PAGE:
This evaluation was underscored by Ethiopian Transport Minister Dagmawit Moges at a press conference in Thursday. She said, “The crew performed all the procedures repeatedly provided by the manufacturer but was not able to control the aircraft.”

Dennis Tajer, a spokesman for the American Airlines pilots union and 737 pilot, was quoted Friday in the New York Times as saying:

“The captain was not able to recover the aircraft with the procedures he was trained on and told by Boeing.” Speaking of the MCAS system, he continued, “It was too aggressive. They left the pilot with no ability to gain control of the aircraft if it went to the full limit.”

Muilenburg, in a statement Thursday following the release of the Ethiopian report, acknowledged for the first time that faulty sensor data and MCAS played a role in the crash of Flight 302. However, the company and the FAA are planning only to add a software patch to MCAS that will prevent the system from being triggered by only one, instead of both sensors, and moderate the aggressiveness of its downward push of the nose.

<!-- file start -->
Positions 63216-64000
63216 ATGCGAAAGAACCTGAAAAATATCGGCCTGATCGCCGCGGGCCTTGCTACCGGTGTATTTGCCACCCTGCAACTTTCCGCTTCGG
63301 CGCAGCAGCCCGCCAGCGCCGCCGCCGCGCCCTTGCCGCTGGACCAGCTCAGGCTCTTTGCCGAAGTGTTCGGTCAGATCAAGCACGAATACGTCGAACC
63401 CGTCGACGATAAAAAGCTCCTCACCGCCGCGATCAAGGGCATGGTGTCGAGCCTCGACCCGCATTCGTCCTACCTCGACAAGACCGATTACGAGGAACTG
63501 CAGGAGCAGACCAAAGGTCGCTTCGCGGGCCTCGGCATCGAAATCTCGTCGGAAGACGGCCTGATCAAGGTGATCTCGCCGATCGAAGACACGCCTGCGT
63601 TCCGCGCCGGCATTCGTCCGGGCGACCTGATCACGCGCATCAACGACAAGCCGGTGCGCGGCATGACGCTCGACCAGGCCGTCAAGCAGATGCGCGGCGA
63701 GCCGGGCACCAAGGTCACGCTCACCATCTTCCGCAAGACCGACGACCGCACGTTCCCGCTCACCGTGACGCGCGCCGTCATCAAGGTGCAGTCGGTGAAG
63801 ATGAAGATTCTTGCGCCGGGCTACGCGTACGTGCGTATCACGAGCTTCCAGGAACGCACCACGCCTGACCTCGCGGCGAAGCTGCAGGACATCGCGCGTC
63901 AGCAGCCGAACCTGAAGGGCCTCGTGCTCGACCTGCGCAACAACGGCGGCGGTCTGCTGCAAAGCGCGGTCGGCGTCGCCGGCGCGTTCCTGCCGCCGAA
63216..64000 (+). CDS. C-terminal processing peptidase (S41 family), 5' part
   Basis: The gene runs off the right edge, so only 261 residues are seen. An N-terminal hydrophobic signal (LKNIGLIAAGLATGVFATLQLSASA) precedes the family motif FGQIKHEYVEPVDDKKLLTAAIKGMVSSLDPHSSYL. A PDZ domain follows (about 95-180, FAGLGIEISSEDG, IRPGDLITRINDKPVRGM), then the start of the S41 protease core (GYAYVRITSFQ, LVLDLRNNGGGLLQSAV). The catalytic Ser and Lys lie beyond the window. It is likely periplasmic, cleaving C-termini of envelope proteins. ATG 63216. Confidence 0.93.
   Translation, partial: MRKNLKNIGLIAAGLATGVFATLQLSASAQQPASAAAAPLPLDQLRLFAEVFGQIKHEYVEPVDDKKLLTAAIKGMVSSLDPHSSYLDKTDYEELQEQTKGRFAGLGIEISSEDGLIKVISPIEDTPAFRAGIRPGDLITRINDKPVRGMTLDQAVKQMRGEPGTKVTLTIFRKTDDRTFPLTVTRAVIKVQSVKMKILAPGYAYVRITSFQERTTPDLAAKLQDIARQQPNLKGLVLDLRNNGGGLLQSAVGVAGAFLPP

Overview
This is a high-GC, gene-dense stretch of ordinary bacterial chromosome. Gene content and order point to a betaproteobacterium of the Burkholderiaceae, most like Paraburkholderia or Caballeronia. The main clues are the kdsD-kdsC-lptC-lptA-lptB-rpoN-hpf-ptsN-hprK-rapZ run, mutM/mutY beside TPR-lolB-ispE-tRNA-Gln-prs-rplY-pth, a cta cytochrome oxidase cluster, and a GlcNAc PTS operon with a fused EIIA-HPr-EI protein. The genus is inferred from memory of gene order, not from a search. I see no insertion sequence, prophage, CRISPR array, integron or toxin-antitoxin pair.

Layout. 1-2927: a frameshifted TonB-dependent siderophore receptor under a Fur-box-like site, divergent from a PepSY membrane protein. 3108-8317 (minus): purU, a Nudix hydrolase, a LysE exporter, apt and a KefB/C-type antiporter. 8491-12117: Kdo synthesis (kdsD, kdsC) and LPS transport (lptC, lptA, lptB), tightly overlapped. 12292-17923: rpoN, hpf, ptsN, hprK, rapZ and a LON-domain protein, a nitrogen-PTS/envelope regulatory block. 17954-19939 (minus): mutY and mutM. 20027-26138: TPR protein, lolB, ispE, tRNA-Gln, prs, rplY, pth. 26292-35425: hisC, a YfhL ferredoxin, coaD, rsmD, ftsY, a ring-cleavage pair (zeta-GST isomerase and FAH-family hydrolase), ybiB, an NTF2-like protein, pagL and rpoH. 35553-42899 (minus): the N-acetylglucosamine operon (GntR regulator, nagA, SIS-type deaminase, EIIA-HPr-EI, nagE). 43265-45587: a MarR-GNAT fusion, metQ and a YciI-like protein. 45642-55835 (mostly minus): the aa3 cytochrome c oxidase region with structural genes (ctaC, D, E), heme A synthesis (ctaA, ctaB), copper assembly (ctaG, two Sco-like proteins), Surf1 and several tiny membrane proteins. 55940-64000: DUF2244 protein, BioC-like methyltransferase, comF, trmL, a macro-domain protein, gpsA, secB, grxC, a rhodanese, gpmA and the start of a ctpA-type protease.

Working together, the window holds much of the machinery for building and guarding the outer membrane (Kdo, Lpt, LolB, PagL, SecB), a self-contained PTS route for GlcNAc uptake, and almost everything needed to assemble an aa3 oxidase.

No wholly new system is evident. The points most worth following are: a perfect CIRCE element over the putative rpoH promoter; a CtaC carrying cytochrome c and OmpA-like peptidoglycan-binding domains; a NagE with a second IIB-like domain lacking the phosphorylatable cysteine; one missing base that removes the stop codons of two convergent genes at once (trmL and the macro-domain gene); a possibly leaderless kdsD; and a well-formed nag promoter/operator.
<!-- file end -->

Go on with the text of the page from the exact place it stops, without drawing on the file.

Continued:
However, virtually nothing is being said about the highly unusual design that allowed MCAS to be triggered by only one sensor in the first place. The standard design for systems that are critical to the safety of a commercial aircraft has always included some form of redundancy, so that the malfunction of a single sensor does not lead to disaster. Why the 737 Max was designed without such redundancy for the critical MCAS function, and why no change was made after the Indonesian crash last October, has not been explained.

Even as Muilenburg and Boeing reaffirmed the “fundamental safety” of the 737 Max, the company announced Thursday that it had discovered another problem requiring an additional software patch, further delaying the implementation of changes to the MCAS system. While a company spokesman called the new problem “relatively minor,” the Washington Post cited two officials “with knowledge of the investigation” as saying the new problem related to software affecting flight control hardware and was there classified as “critical to flight safety.”

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[4 April 2019]